What Is a Horizontal Spread?
A horizontal spread (more commonly known as a calendar spread) is an options or futures strategy created with simultaneous long and short positions in the derivative on the same underlying asset and the same strike price, but with different expiration months.
- Horizontal spread is a simultaneous long and short derivative position on the same underlying asset and strike price but with a different expiration.
- Horizontal (calendar) spreads allow traders to construct a trade that minimizes the effects of time.
- Futures spreads using this strategy can focus on expected short-term price fluctuations.
- Both options and futures underlying contracts create a de-facto leveraged position.
Understanding Horizontal Spread
The goal of a horizontal spread is usually to profit from changes in volatility over time or exploit fluctuation in pricing from short-term events. The spread can also be used as a method for creating significant leverage with limited risk.
To create the horizontal spread, a trader first specifies an option or futures contract to buy and then sells a similar contract that has a shorter expiration date (all other features are the same). The two identical contracts, separated only by their expiration date, create a difference in price, a difference which the market accounts for as time value—specifically the amount of time that differs between the two contracts.
In options markets this distinction is important because the time value of each option contract is a key component to its pricing. This spread neutralizes the expense of that time value as much as possible.
In futures markets, where time value is not a specific factor in pricing, the difference in price represents the expectations of change in pricing that market participants think is likely to occur between the two differing expiration dates.
While horizontal or calendar spreads are widely used in the futures market, much of the analysis is focused on the options market where volatility changes are crucial to pricing. Because volatility and time value are tightly connected in options pricing, this kind of spread minimizes the effect of time and produces a greater opportunity to profit from increases in volatility over the time of the trade.
Short spreads can be created by reversing the configuration (buy the contract with nearer expiration and sell it with a more distant expiration). This variation seeks to profit from decreases in volatility.
The long trade takes advantage of how near- and long-dated options act when time and volatility change. An increase in implied volatility would have a positive impact on this strategy because longer-term options are more sensitive to changes in volatility (higher vega). The caveat is that the two options can and probably will trade at different implied volatility measures, but it is rare that the movement of volatility and the effect on the price of the horizontal option spread act differently from what would be expected.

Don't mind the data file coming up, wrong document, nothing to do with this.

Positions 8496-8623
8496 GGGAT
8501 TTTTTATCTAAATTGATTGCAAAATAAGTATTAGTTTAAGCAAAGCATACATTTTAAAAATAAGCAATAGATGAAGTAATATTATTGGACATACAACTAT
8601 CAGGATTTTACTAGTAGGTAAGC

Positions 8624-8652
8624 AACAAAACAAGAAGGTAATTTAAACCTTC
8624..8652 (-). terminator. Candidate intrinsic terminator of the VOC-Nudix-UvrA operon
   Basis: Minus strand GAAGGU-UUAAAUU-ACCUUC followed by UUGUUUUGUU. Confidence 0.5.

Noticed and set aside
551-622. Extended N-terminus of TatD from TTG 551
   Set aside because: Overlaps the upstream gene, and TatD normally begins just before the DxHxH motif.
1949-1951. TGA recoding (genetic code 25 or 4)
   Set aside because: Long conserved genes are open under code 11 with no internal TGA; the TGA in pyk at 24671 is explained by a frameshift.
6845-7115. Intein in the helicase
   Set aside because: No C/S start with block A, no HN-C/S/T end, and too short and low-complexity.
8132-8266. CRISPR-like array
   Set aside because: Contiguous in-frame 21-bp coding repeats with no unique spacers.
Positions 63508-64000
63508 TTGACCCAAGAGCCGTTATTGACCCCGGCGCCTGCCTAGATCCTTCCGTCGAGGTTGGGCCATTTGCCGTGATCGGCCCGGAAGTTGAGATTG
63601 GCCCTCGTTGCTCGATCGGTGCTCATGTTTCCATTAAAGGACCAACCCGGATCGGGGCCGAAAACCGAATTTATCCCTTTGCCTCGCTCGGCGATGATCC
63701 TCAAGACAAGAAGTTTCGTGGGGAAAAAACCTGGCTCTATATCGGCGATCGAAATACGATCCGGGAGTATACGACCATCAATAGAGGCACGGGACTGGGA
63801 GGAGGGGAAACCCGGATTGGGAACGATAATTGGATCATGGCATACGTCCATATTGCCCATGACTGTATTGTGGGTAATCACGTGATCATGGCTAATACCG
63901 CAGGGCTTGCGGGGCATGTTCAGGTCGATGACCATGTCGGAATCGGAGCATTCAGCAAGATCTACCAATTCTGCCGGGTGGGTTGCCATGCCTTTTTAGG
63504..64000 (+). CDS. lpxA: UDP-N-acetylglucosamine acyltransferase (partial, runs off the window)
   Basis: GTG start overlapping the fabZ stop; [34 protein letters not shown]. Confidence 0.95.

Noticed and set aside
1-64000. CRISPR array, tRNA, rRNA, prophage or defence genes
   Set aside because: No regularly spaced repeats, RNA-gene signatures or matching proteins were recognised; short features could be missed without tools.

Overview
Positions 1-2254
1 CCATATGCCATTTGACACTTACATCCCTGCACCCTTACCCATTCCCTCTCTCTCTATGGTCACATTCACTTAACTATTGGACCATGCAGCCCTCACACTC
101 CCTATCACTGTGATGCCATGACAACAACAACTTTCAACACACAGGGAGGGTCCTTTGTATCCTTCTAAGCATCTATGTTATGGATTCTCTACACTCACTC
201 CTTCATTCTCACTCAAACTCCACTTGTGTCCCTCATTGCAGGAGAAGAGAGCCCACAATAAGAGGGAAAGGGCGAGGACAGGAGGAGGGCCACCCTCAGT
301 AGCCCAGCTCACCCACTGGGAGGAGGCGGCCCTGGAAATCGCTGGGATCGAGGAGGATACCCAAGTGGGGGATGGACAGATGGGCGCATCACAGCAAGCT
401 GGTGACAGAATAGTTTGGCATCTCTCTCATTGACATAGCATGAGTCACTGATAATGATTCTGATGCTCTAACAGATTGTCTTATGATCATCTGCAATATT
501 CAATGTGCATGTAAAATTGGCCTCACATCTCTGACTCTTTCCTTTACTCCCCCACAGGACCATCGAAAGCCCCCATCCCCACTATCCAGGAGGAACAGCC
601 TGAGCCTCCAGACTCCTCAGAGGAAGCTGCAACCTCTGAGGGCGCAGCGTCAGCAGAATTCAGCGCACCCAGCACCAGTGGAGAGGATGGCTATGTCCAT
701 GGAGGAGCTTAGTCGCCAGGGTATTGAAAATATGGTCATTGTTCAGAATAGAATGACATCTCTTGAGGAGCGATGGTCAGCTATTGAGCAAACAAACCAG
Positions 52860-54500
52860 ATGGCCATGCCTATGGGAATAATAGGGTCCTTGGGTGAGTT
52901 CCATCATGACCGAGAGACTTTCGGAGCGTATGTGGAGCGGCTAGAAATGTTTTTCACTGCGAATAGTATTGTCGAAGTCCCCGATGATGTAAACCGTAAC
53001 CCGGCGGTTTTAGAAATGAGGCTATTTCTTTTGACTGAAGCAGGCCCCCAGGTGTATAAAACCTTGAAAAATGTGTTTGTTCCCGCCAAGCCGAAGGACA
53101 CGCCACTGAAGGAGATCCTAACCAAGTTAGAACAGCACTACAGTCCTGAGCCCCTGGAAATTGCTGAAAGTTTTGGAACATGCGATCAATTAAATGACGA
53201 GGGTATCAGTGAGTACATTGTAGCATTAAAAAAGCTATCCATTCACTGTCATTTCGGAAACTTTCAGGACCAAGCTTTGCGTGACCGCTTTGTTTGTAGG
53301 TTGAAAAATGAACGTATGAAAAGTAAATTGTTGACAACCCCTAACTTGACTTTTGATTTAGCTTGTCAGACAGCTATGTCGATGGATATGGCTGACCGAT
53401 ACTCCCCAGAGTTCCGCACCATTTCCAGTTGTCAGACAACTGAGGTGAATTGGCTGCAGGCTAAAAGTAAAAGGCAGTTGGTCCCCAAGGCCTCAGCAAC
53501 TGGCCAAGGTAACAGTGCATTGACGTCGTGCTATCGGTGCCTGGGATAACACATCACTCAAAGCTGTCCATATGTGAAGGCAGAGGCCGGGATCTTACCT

Horizontal Spread Example
With Exxon Mobil stock trading at $89.05 in late January, 2018:
- Sell the February 95 call for $0.97 ($97 for one contract).
- Buy the March 95 call for $2.22 ($222 for one contract).
Net cost (debit) $1.25 ($125 for one contract). Trader receives $0.97 while paying $2.22.
Since this is a debit spread, the maximum loss is the amount paid for the strategy. The option sold is closer to expiration and therefore has a lower price than the option bought, yielding a net debit or cost. In this scenario, the trader is hoping to capture an increase of value associated with a rising price (up to but not beyond $95) between purchase and February expiration.
The ideal market move for profit would be for the price to become more volatile in the near term, but to generally rise, closing just below 95 as of the February expiration. This allows the February option contract to expire worthless, and still allow the trader to profit from upward moves up until the March expiration.
Note that were the trader to simply buy the March expiration, the cost would have been $222 dollars, but by employing this spread, the cost required to make and hold this trade was only $125, making the trade one of greater margin and less risk.
Depending on which strike price and contract type are chosen, the strategy can be used to profit from a neutral, bullish, or bearish market trend.